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health was greatly increased, soon after his return from Scotland. From Edinburgh, he writes, August 19 and 24 :-“For these four months past
, I have been brought so exceedingly low in my body, that I was in hopes every sermon I preached would waft me to my wished for home. Scotland, I hoped would finish my warfare; but it has rather driven me back to sea again. On Tuesday next, I thought to have moved; but as it is race-week, and my health is improving, friends advise me to stay, to stir them up to run with patience the race that is set before us." The following account appeared in the Glasgow Courant.
“Edinburgh, September 14, 1758. Mr. Whitefield's presence, at this time, has been particularly useful to the Orphan-hospital, for which upwards of two hundred pounds has been raised from the collection at the doors, and seat rents. Before he left Glasgow, he made a collection for the Glasgow Charitable Highland Society, for supporting the highland children; a scheme particularly useful at this time, when so many of their parents and friends are abroad in America, in his majesty's service. During his stay here, he has had occasion to preach three thanksgiving sermons, for the victory of Crevelt, the taking of Cape Breton, and the late defeat of ihe Russians. By his warm and repeated exhortations to loyalty, and a steady adherence to the Protestant interest on this and all other occasions, it must be acknowledged, even in this view, his visit here has been useful to the community in a civil, as well as a religious light."
Having left Edinburgh, he preached with his usual abundant liberty and success in most of the principal towns, in the north of England; and about the end of October, arrived in London. His affairs in America being in a prosperous state, he now began to think of going over to Georgia again. “Blessed be God,” says he, “ that I can send you word, a never failing Providence has put it in my power to pay off all Bethesda's arrears. I am talking every day of coming over ; but how to do it in war time, or how to get the chapel and Tabernacle supplied, I cannot, as yet, be clear in.”
Not being able, it seems to get over these difficulties, he spent the winter of 1758, in London; and opened his spring campaign at Bristol. The month of June he spent preaching through Gloucestershire and Yorkshire; people of all ranks and distinctions every where flocked, as usual, twice a day, to hear him, and from thence revisited Scotland.
From his arrival at Edinburgh, 1759, to his opening the Countess of
Huntingdon's chapel at Bath, 1765. About the beginning of July, 1759, he came to Edinburgh. The congregations were never more numerous or attentive than here and at Glasgow. Yet, he complains in his letters, “that with respect to the power of religion, it was a dead time in Scotland, in comparison with London, and several other parts of England.” During his stay, the sum he collected for the benefit of the Orphan-hospital, amounted to two hundred and fifteen pounds. This year's visit to Scotland occasioned an occurrence which redounded much to his credit, and fully cleared him from the charges of mercenary and sordid motives, brought against him very unjustly by some of his adversaries.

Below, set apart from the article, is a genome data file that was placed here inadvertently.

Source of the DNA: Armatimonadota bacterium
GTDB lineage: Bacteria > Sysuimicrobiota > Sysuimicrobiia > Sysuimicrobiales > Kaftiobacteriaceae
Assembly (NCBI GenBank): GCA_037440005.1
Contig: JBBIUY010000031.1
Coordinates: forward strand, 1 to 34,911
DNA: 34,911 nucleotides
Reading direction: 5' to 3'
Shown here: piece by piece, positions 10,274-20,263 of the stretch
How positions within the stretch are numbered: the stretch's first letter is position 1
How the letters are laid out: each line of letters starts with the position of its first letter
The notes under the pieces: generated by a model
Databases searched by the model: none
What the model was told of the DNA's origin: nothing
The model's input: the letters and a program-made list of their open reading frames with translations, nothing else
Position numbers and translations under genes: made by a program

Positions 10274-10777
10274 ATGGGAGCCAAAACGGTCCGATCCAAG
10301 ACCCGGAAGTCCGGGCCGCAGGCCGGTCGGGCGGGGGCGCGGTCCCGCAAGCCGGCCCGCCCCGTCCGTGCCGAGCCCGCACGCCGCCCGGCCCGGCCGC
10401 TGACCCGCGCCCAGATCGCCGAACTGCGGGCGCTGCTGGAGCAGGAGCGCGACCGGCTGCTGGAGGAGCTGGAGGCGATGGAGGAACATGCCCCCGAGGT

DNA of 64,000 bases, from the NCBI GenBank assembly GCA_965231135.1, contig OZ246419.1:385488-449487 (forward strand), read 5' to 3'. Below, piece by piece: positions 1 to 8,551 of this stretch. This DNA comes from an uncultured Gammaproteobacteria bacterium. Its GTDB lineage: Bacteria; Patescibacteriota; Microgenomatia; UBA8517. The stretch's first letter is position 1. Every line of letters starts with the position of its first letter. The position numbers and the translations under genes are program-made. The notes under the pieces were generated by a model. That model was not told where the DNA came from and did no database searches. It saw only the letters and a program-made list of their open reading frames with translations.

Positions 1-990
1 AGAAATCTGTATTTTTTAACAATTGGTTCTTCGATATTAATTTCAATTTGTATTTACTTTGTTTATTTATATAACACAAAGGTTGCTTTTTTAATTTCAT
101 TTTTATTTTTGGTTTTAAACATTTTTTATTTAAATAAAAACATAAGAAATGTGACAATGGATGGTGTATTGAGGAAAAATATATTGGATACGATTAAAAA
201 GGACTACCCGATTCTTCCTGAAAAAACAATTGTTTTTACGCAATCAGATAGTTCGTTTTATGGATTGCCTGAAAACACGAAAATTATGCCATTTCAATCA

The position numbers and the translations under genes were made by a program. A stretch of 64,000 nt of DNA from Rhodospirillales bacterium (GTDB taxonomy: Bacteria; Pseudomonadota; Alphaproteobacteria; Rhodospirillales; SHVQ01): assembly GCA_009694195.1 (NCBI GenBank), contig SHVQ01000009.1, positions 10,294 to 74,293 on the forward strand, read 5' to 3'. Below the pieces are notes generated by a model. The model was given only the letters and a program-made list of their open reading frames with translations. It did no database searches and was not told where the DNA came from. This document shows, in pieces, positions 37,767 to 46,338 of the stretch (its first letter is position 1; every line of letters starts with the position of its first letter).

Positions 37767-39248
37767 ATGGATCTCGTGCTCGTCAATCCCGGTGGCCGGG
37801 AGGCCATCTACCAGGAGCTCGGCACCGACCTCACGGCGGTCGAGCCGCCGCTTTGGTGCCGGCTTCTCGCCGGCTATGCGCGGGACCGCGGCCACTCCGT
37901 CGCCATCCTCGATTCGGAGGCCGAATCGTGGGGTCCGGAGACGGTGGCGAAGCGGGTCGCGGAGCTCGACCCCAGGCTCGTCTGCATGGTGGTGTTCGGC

A Miss Hunter, a young lady of considerable fortune, made him an offer of her whole estate, both money and lands, amounting to above seven thousand pounds, which he generously refused : and upon his declining to accept it for himself, she again offered it for the benefit of the institution in Georgia, which he also absolutely refused. These are facts too well known to be denied.
This winter he continued in London ; during which, he wrote a preface to Dr. Samuel Clarke's bible. He also considerably enlarged his chapel, which was far too small to contain the congregation.
On the 14th of March, 1760, he collected at Tottenham court chapel and Tabernacle, upwards of four hundred pounds for the relief of the distressed Prussians, who suffered so much from the savage cruelty of the Russians, at Newmark, Custrin, &c. For this disinterested act of benevolence, he received the thanks of his Prussian majesty.
In the summer of 1760, he traveled through Gloucestershire and Wales, and afterwards to Bristol. When he preached at the Tabernacle, many more attended than the place would hold; and in the fields there were supposed to be TEN THOUSAND.
About this time, he underwent a new sort of persecution, which however, men of the greatest eminence have sometimes experienced, being burlesqued and ridiculed in a manner the most ludicrous and profane, on the stage of the theater royal, Drury lane. Many acts of violence had been offered to his person, but his enemies being now convinced that the law would not permit them longer to proceed in that way with impunity, determined to try the effect of mockery. For this purpose, they procured for their tool, Mr. Samuel Foote, a man